We’ve been remarkably lucky with vaccine development. Back in the spring, experts were cautioning that vaccines typically take decades to gain approval and that the mRNA technology used by Pfizer and Moderna had never before been approved for human use. These vaccines deliver packages of genetic material inside tiny capsules that infiltrate a patient’s cells and cause them to churn out one of the proteins that make up SARS-Cov-2 (the virus that causes COVID-19). The immune system learns to recognize this protein and thereby the entire living virus. Virologists expected that the technique would likely only be marginally effective, but the reality has turned out to be dramatically better than that. “Ninety-five percent effective — you couldn’t ask for higher efficacy,” says Rachel Roper, an immunologist at East Carolina University.

But there’s the problem of quantity. Vaccines for 150 million Americans leaves 100 million adults unprotected. For the rest, hope for a jab by the start of summer depends on the next round of vaccines to come through. Here, the road ahead is murkier, as there’s a lot of uncertainty about how effective the candidates will prove to be. Of the four currently undergoing testing as part of Operation Warp Speed, the federal government’s effort to fast-track production of vaccines, two have recently suffered stumbles. Continue reading New York: The Vaccine Arsenal That Will Win the War on COVID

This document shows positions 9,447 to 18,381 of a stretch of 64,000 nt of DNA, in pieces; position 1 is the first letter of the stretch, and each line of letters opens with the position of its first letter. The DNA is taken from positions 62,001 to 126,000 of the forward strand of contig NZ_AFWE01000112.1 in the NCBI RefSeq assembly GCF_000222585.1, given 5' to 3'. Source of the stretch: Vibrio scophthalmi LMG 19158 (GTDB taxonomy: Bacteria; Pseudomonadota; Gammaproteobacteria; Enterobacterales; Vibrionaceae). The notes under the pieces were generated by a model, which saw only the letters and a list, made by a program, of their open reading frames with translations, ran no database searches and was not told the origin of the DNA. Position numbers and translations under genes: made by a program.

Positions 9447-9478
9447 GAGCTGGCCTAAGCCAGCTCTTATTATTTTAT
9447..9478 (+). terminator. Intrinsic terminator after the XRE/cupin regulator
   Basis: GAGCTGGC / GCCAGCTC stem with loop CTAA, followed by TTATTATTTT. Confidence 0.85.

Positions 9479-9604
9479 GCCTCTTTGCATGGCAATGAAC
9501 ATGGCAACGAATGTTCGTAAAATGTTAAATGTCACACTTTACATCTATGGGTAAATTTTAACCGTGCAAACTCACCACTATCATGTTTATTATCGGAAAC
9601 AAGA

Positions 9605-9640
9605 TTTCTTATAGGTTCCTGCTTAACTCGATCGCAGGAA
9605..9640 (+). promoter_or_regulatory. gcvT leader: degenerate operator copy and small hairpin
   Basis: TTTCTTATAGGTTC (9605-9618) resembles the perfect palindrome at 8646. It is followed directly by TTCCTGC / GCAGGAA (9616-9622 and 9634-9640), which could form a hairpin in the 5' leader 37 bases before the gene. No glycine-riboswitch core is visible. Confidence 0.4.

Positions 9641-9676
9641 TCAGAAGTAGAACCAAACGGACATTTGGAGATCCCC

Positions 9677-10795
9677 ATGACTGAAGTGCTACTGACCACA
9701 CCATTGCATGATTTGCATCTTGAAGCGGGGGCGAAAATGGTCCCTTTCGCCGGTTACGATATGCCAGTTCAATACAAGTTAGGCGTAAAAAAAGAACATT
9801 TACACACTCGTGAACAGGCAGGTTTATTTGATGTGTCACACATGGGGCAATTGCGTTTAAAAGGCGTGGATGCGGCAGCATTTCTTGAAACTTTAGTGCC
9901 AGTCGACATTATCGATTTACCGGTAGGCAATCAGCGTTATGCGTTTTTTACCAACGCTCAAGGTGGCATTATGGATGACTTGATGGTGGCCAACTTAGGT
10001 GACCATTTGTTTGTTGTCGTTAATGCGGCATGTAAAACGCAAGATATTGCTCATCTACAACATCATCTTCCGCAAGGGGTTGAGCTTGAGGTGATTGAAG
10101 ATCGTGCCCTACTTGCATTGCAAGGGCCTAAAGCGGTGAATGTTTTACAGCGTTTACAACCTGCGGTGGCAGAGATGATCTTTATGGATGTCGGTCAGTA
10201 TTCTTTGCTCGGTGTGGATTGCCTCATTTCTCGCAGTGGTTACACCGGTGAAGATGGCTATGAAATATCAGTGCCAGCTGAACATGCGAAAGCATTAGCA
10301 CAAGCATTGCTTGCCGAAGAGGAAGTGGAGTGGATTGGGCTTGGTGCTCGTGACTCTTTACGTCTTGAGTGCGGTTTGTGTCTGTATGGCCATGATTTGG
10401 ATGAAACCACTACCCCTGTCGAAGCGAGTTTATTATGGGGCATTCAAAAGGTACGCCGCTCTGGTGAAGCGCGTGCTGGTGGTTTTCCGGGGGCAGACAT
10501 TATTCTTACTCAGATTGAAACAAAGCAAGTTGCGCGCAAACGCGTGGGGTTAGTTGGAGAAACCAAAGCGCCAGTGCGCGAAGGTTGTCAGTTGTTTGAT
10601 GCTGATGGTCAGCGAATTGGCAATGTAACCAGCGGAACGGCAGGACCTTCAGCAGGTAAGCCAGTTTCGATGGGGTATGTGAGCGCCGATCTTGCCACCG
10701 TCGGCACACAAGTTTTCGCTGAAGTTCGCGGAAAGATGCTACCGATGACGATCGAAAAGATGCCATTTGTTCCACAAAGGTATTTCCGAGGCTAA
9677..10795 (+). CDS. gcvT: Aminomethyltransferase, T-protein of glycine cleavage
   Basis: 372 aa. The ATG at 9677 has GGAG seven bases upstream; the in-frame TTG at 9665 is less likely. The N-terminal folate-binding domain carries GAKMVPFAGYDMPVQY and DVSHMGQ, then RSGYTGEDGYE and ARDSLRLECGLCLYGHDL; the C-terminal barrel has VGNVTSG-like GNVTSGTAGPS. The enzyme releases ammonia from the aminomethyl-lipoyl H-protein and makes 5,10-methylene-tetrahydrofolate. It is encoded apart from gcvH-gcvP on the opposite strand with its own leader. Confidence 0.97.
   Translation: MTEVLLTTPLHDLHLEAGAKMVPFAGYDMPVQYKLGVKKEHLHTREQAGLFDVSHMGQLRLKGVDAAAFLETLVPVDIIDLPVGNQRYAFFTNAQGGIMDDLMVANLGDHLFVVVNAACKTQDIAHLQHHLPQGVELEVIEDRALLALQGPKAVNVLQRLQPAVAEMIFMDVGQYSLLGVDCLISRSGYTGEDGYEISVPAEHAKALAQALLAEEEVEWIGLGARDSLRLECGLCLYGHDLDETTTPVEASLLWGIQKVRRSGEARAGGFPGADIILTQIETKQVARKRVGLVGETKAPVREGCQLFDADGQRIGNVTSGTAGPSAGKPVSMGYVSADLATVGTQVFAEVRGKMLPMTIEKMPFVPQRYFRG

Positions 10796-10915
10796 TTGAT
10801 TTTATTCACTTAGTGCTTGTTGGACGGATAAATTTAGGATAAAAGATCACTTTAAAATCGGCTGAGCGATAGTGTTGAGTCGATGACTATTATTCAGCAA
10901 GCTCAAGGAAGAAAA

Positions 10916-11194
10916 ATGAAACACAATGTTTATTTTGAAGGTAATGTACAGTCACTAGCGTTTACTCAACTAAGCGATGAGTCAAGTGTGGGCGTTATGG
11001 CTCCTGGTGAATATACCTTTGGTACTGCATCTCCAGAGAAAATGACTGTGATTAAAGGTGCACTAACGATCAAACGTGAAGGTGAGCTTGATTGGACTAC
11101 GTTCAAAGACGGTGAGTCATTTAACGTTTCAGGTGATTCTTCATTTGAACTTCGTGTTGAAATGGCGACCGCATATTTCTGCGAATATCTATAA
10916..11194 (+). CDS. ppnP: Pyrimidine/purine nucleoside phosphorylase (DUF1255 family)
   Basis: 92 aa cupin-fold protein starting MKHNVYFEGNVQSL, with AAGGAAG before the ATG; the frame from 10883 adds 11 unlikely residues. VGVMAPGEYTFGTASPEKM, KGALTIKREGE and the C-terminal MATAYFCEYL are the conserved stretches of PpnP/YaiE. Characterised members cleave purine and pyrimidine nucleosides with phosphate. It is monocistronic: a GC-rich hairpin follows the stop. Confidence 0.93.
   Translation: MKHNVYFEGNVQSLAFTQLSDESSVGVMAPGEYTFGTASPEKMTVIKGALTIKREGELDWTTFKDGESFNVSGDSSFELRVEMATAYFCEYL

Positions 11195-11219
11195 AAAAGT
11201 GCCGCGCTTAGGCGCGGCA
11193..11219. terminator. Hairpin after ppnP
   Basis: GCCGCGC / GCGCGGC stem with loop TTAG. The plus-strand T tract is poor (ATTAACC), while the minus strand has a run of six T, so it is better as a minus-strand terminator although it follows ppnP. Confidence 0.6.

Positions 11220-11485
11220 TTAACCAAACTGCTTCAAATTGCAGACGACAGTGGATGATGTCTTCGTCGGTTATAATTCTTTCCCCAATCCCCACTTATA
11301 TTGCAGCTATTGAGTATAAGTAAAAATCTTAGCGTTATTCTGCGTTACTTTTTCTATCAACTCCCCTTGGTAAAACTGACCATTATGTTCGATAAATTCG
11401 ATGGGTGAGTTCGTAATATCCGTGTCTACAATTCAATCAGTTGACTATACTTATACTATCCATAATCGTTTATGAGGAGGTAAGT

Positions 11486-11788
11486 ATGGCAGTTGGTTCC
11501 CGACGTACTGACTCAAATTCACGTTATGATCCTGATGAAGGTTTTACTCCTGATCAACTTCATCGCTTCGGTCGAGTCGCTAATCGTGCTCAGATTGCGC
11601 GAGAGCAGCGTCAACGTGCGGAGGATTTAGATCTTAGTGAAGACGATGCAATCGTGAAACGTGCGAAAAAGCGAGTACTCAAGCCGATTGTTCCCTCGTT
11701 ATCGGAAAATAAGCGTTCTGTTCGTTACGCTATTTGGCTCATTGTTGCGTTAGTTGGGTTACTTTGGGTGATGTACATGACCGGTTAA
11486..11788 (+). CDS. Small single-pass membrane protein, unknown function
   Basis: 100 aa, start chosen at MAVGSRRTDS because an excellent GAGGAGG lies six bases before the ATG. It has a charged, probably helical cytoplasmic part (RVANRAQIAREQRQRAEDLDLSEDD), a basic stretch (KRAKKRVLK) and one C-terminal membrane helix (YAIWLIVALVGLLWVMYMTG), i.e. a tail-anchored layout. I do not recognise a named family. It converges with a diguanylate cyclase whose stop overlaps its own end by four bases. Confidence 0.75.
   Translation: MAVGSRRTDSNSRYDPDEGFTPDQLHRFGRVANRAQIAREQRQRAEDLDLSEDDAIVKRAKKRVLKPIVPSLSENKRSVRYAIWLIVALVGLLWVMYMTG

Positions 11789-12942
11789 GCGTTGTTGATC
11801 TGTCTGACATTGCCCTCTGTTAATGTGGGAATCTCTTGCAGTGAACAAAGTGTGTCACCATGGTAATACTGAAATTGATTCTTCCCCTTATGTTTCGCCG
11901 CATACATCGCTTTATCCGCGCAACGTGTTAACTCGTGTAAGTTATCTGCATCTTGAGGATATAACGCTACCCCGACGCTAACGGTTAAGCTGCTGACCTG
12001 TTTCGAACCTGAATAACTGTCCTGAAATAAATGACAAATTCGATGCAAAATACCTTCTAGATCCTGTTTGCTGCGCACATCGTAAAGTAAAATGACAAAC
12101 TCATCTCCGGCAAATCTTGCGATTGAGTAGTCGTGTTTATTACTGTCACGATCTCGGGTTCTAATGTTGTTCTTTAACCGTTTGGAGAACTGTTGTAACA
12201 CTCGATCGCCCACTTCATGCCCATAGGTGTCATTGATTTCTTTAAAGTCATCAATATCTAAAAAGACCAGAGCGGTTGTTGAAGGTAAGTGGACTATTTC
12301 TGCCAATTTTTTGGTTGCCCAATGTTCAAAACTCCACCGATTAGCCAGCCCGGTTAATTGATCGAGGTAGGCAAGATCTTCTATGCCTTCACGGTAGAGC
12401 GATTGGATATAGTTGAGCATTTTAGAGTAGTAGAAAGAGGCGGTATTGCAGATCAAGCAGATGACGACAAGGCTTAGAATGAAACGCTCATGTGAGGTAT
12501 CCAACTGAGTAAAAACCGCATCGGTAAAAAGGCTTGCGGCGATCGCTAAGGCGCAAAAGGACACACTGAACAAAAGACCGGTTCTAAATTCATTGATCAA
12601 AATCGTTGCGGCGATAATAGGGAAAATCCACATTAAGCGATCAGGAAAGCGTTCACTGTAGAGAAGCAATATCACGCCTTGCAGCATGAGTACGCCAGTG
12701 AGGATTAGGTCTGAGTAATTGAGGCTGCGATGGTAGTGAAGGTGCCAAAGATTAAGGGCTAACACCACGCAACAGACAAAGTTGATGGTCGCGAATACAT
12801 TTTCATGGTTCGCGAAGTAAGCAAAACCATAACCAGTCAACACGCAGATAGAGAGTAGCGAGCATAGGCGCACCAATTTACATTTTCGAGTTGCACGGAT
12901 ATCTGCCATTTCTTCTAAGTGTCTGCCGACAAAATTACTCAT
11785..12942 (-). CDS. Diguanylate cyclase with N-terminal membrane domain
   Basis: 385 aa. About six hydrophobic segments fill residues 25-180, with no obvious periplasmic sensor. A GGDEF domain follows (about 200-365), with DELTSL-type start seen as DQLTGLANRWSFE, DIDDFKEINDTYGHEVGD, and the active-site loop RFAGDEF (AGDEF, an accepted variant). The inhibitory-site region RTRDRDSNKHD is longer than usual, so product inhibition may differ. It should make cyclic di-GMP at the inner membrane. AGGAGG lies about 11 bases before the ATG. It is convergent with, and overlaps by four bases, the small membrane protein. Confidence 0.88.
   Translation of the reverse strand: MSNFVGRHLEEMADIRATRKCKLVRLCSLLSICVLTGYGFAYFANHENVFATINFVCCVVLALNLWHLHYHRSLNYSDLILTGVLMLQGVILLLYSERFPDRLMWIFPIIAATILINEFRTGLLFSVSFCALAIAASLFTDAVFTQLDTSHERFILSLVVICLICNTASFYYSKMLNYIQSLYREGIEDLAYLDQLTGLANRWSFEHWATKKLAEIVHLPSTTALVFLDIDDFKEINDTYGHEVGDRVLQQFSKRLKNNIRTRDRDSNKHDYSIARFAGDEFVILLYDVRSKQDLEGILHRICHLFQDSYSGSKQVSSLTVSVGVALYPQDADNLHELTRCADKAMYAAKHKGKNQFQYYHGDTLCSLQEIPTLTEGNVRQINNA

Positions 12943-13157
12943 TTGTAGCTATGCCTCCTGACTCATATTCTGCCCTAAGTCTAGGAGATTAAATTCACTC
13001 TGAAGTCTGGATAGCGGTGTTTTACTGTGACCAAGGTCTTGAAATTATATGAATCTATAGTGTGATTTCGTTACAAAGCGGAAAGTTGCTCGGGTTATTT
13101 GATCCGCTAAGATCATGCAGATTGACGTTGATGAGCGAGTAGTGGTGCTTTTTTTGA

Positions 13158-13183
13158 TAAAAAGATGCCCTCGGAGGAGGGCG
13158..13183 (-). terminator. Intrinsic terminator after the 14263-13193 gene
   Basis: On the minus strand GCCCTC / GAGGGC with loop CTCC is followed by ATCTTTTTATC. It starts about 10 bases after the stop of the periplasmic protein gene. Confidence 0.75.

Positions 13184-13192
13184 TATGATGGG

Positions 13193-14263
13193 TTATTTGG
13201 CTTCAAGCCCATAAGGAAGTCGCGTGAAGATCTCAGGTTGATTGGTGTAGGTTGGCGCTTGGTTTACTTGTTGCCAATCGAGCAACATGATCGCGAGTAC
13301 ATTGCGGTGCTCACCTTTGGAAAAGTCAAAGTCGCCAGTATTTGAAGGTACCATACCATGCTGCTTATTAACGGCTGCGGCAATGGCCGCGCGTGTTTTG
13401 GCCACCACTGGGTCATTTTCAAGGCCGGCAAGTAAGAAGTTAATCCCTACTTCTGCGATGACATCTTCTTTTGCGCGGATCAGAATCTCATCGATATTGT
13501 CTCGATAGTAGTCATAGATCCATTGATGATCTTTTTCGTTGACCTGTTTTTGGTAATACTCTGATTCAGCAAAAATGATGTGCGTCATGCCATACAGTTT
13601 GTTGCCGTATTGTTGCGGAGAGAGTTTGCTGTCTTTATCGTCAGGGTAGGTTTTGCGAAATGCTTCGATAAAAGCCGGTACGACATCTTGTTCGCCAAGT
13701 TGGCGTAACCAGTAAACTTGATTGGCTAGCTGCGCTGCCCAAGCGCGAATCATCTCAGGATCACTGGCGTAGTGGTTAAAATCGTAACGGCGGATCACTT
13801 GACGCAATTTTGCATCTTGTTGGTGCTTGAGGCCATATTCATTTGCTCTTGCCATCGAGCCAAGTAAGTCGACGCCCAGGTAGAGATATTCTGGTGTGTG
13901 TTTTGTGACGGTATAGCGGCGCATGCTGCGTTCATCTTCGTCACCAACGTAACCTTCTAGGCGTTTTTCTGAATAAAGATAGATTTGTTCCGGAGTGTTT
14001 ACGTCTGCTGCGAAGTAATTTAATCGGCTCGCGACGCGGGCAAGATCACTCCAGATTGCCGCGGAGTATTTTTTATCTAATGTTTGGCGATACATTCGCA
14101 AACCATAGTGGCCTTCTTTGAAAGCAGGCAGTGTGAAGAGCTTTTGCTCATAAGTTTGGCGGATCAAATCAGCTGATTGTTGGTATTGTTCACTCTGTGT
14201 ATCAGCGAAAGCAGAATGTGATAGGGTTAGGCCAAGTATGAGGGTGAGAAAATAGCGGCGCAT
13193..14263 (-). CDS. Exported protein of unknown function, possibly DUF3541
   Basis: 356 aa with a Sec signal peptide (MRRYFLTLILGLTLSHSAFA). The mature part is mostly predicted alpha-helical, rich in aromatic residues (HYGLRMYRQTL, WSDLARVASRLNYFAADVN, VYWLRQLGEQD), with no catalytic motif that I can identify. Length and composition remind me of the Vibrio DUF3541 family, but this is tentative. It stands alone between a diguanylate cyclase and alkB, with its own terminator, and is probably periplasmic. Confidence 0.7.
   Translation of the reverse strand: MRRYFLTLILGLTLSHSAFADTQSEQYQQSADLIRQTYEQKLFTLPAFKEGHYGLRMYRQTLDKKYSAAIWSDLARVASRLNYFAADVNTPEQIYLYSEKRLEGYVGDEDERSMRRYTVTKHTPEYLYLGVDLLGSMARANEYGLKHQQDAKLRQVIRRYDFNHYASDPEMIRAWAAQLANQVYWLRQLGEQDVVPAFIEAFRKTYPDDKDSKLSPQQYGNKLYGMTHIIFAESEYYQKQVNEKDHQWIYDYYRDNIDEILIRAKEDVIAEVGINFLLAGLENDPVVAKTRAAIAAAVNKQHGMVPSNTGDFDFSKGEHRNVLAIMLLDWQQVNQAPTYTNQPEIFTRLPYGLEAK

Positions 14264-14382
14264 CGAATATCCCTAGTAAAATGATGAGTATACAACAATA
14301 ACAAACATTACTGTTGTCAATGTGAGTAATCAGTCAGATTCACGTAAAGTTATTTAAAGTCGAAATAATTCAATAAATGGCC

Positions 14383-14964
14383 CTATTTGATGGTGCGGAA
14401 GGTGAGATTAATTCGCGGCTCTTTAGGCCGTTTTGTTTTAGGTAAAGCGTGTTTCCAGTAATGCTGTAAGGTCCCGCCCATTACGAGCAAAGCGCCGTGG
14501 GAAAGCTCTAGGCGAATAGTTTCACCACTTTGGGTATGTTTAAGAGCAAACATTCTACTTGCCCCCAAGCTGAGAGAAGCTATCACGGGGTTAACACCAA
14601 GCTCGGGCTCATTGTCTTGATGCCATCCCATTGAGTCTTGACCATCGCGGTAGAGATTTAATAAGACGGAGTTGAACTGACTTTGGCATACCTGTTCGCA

New York: For Trump, the Most Dangerous Covid Phase Lies Ahead

Having first exhibited COVID-19 symptoms last Wednesday or Thursday, President Trump left Walter Reed medical center just as he was entering the disease’s danger zone. While he may seem outwardly fine, the complex interaction between the virus and his immune system taking place inside his body could quickly spiral out of control, according to experts.